Capitalism and the Public Good

There was a recent story that illustrates one of the many problems of the hard-right free-market capitalism strategies espoused not only by Thomas Friedman but seemingly the conventional wisdom of everyday Americans. Even in an era where the Gulf Oil spill, a direct result of these policies, is having genocidal effects on sea life, people still cling to the notion that the American capitalist society is best.

I don’t necessarily want to argue (at this moment) that it isn’t. In fact, let’s say all the things defenders of capitalism say about it are true. It stimulates innovation; it creates prosperity; it evens the playing field so that any person can succeed on their own terms and become rich if only they work hard enough. These things are not true, of course, (or rather they are true in a very limited sense) but let’s assume they are for a moment. Even given this, a totally unregulated capitalism (which is what free-marketeers and, incidentally, libertarians such as Ron Paul promote) has destructive effects on our society.

The story I want to discuss concerns the increasing lack of antivenom to certain types of poisonous snakes. What has happened is that the general lack of snakebites, and poisonous snakebites in particular, has made it unprofitable to produce antivenom:

Unfortunately, after Oct. 31 of this year, there may be no commercially available antivenom (antivenin) left. That’s the expiration date on existing vials of Micrurus fulvius, the only antivenom approved by the Food and Drug Administration for coral snake bites. Produced by Wyeth, now owned by Pfizer, the antivenom was approved for sale in 1967, in a time of less stringent regulation.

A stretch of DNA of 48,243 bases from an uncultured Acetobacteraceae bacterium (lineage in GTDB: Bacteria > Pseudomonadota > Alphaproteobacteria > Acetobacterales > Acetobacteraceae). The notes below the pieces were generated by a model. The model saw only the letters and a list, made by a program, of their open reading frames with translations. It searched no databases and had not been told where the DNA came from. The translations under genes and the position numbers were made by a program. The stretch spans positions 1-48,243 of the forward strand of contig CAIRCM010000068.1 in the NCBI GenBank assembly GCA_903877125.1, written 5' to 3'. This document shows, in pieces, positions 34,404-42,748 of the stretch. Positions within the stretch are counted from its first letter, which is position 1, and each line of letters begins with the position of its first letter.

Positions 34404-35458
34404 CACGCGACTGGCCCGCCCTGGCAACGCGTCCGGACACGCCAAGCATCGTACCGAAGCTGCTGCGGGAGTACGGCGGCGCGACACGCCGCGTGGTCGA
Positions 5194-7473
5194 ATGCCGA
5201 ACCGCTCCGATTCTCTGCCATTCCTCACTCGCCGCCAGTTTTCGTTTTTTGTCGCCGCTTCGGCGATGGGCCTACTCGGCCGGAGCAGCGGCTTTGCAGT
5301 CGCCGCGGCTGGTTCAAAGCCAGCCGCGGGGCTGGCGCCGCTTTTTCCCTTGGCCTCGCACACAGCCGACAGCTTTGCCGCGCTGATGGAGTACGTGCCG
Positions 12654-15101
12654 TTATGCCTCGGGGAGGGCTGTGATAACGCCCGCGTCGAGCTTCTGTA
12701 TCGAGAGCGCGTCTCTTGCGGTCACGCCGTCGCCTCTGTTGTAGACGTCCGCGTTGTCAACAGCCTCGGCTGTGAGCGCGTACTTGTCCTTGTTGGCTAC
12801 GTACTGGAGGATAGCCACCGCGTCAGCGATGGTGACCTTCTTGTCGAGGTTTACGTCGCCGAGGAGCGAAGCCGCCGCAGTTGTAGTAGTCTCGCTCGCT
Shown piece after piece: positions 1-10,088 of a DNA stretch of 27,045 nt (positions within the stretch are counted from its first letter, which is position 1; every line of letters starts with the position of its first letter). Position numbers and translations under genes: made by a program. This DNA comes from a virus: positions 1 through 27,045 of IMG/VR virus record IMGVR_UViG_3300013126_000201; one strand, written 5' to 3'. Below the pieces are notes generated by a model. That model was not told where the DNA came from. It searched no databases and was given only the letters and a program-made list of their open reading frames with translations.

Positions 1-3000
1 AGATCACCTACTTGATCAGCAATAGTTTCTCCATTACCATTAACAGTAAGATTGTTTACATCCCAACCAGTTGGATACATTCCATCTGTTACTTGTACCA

Wyeth kept up production of coral snake antivenom for almost 40 years. But given the rarity of coral snake bites, it was hardly a profit center, and the company shut down the factory that made the antivenom in 2003. Wyeth worked with the FDA to produce a five-year supply of the medicine to provide a stopgap while other options were pursued. After that period, the FDA extended the expiration date on existing stock from 2008 to 2009, and then again from 2009 to 2010. But as of press time, no new manufacturer has stepped forward.

In theory, goods and services are produced to meet the demands of society, creating a situation which benefits both the producer and the consumer. The consumer benefits from the goods and services and the producer generates a profit for him or herself. Simple enough. However, the key word in all of this is profit.

Capitalism is to human organization as Nietzsche’s ubermensch is to humanity itself.  In other words, the pursuit of profit divorced from other concerns trumps social values, and indeed it creates social values. For any business model to work, it must operate based on the desires of others. Those desires tend to be generated by the businesses themselves. Do we need cheese puffs? Do we need Disney television programs? Do we need nuclear weapons? No, but we can have as much of those things as we want, because those things are associated with profit.

It is not inherently profitable to promote human community. Businesses do not benefit from people giving their labor to others for their benefit, or sharing vehicles, or giving clothes away when they no longer fit, or any of a million other human behaviors that do not involve production.

The end result is a situation where people may die of a snake bite because it isn’t cost-efficient to make antivenom.

Obviously, there are other social effects as well. People now take it for granted that of course businesses have a right to monitor, for example, one’s messages on the internet even on private time. It could affect their business, which is what’s really important, not the rights of the individual. That is explicitly a capitalist meme. It is the thought process of the employee. And it infects all similar discussions like this, because people have gotten so used to thinking this way that it becomes a reflex.

Truth, Justice, and the American Way, as Superman (the ubermensch) likes to say.

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